I went out to lock up the chickens after the girls were off to bed and could only find three of the four.
I hunted under the porch, in the nesting boxes, the shed -- nowhere. Chickie Emma, the smallest and nicest of our hens, a little blue-egg-laying Araucana, was not to be found.
Then I noticed the 25-gallon plastic tub turned upside down.
I lifted it.
Underneath was a very dead Chickie Emma, along with a final blue egg.
I knew immediately what had happened: Daphne, my holy terror of a three-year-old, was the rooster of the flock, and when she came walking all the chickens froze in their tracks, let her pick them up, docile for only her. She also, of late, had been experimenting with trapping them in the shed, once even hiding two under the plastic turtle-shell lid of her sandbox. I spoke seriously then, explained that they would die, sent her to her room.
But I must not have been watching closely enough early this morning. In fact I know I wasn't. And then we left the house and were gone most of the day. The hot, sunny day. That poor little hen. What a horrible way to die. Not the humane death I had envisioned for the animals under my care. No, a hot, unpleasant, miserable, protracted death for a sweet little creature I loved best -- we all loved best -- of our chickens.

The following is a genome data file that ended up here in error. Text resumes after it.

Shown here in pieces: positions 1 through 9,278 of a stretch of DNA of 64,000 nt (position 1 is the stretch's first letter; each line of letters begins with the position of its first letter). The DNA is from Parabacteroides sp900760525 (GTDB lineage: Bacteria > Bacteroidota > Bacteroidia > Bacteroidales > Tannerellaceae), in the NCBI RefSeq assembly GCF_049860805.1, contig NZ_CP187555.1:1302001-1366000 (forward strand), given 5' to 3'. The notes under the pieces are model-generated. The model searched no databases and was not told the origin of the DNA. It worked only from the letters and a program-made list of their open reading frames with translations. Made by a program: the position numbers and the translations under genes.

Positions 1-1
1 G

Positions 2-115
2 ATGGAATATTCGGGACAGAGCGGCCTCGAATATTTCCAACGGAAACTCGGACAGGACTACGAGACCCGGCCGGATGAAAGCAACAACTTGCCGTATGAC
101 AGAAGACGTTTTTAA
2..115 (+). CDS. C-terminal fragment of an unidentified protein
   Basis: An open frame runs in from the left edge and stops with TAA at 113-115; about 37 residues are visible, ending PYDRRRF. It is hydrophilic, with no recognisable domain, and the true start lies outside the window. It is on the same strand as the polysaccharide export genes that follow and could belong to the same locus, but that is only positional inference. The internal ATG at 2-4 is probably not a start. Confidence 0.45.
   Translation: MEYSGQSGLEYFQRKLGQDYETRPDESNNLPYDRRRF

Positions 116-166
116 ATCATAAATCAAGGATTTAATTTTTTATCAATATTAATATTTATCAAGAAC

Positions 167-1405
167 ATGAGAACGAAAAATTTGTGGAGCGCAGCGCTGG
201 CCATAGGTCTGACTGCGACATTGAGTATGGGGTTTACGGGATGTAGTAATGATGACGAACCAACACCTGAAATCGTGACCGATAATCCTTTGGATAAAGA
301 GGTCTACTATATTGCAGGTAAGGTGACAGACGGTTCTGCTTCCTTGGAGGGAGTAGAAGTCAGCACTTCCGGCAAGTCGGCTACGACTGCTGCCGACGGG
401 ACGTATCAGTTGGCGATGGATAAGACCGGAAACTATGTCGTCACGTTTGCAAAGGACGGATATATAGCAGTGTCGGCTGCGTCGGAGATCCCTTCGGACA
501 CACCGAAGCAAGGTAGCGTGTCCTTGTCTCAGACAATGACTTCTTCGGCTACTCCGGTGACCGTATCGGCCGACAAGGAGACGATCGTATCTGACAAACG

I dug a hole in the dirt just to do something with my rage. Daphne was asleep already but Sophia wandered out. I showed her Emma's stiff body, let her pet the chicken's feathers, explained what had happened. She was unfazed, and tried to comfort me by suggesting we get another chicken.
I didn't bury Emma. I put her in a trash bag in the freezer. When Daphne wakes up in the morning I will show her, and we will talk about what happened, and we will bury Emma in the yard together. We will plant a tree over the spot. ("An apple tree?" asked Sophia. "With branches to climb on and a tire swing?" [She's been agitating for one lately.])
Not that I expect this to change Daphne's behavior. She's three. Innocent, in that her brain isn't capable of making the connection between her action and the chicken's death, or for that matter of stopping the action even if she DID understand that at the very least she would be in trouble.
Obviously there's one person at fault and that's me. I didn't see what happened, I didn't watch closely enough. Worse still, I was congratulating myself all the while for providing a little wildness for my girls, an unfettered life in the confines of the backyard, with dirt and animals and bare feet and tree climbing.
That wild dirty-footed life includes death as well. Sometimes at the hands of a child.
I'm so sad for that little chicken.